It was an anxiety-riddled chase in the final match in Group 1, despite a target of 142 looking well within reach after openers Jos Buttler and Alex Hales posted 75 for the first wicket inside eight overs. But a series of unforced errors saw six wickets fall in the space of 65 deliveries, for the addition of just 54. The trio of Wanindu Hasaranga, Dhananjaya de Silva and Lahiru Kumara split those dismissals evenly between them and for a moment an upset looked well and truly on the cards.
It was a far closer than it should have been, England having fought back strongly to limit Sri Lanka to a modest total after opener Pathum Nissanka (67 off 45) got them off to a flyer. For Australia, now officially done as defending champions, they will wonder what might have been having relinquished the opportunity to surpass England’s net run rate with their own modest win over Afghanistan on Friday.
But for Nissanka’s blitz, which had Sri Lanka 65 for 1 after seven overs, there was little around him as England’s collective attack served up cutters and slower deliveries that were responding well to a worn surface at the SCG. Adil Rashid’s 1 for 16 from his four overs led the retort, though Mark Wood collected the more eye-catching figures of 3 for 26, two of them coming in the 20th over, which also featured a run out, as Sri Lanka crept to 141 for 8 – the lowest total posted first at this ground in the competition. England also became the first to win at the SCG when chasing.
Buttler’s charges now head to Adelaide for their semi-final. They will play whoever finishes first in Group 2, which culminates on Sunday.
Make no mistake, there was always going to be a space for Stokes, even if the pre-tournament conversations over whether he is in England’s best T20 team were merited. In many ways, it is his bowling that has been as close to a revelation as you can get for a multifaceted cricketer admired the world over, and yet again he opened up, finishing with 1 for 24 from three overs. Batting, however, was where the real question remained and it took until England were in the doldrums in Sydney to truly appreciate how valuable he is.
Yes, his best spot is as an opener, but the way he gauged the conditions around him – both the tangible challenge of the pitch and intangible stress of having to be the saviour once more – was a reminder of his unparalleled worth to England. He only hit two fours, picking up the majority of his runs with his feet, as that problematic left knee worked more overtime. He is still yet to register a fifty in T20Is, and this score was only the third time he has passed 40 in 35 innings, not that he or his team-mates will care.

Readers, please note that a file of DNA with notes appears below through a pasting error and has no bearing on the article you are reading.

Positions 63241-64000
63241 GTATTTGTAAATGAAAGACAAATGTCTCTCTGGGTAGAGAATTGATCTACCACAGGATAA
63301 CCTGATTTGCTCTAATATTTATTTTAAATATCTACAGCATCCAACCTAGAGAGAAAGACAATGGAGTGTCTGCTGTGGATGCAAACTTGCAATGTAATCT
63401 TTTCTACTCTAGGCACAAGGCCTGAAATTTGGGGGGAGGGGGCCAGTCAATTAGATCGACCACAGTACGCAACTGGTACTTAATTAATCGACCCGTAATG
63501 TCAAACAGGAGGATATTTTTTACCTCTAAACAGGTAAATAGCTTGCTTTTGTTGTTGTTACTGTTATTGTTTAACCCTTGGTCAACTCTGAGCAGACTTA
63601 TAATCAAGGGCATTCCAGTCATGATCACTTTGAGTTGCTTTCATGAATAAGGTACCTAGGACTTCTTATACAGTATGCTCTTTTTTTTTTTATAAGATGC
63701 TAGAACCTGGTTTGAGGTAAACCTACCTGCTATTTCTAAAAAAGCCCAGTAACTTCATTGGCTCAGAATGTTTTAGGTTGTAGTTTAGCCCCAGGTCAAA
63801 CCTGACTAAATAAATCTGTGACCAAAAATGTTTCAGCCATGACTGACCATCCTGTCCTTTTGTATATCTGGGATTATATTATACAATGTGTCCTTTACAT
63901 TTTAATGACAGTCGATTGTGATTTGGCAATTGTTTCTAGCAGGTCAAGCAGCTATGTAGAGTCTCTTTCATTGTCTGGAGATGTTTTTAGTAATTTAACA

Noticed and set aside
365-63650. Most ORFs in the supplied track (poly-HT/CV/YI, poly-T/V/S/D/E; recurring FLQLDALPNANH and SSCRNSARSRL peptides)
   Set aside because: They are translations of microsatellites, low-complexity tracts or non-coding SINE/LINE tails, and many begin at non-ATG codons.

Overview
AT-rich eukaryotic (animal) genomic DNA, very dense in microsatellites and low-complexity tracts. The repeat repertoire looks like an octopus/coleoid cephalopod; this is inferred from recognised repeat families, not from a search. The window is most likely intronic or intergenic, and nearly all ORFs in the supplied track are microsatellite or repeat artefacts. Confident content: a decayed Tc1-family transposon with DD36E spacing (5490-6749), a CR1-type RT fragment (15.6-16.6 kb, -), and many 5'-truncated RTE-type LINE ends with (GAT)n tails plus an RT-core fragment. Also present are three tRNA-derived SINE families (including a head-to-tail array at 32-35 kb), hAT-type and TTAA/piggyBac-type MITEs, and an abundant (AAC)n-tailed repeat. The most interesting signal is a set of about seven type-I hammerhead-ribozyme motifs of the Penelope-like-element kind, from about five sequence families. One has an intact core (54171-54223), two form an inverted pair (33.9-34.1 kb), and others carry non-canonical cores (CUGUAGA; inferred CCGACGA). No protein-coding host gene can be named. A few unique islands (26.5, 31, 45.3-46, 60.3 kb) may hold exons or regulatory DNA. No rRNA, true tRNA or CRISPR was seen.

If Malan’s injury is as feared, a batting replacement will have to be drafted in, and there is no guarantee Stokes will reprise his first-drop role in the semi-final. Whatever position he comes in at, there can be no doubt England’s best XI is one with him in it.
Rashid dulls with class
Four games played, 16 overs bowled and, finally, a wicket. It has been a peculiar tournament for Rashid, one which has seen the legspinner operate as a dampener rather than a disruptor. Even though the former is a role of immense value in this format, the fear was the shoulder injury that has limited his usual zip off the pitch was cutting into his incisiveness. Of course, the reality may be closer to the fact batters are more watchful against him, willing to play his overs out before making hay at the other end.
Here, he wedded both sides: stopping Sri Lanka in their tracks – he did not concede a boundary in his four overs – and dismissing Nissanka. Had he failed at either task, things would have ended very differently. As it happens, he now has 90 T20I wickets – the joint most for an Englishman, level with Chris Jordan.
Change of pace
In a tournament where those topping the speed gun have stolen the headlines, here was a fixture that rewarded shifting down a few gears. The spinners were always likely to shine on this used pitch, but the quicks got in on the act with variations of their own. England’s attack sussed this halfway through and by the halfway stage, pace-off deliveries were going at 4.87 runs per over, while pace-on checked in at 8.46. The most notable element of this in the second innings came in the 18th over, when Sri Lanka’s own speedster Lahiru Kumara bowled six balls – almost entirely reserved and into the pitch – that yielded just two runs and the wicket of Sam Curran, leaving England needing over a run a ball for the last two overs.
Vithushan Ehantharajah is an associate editor at ESPNcricinfo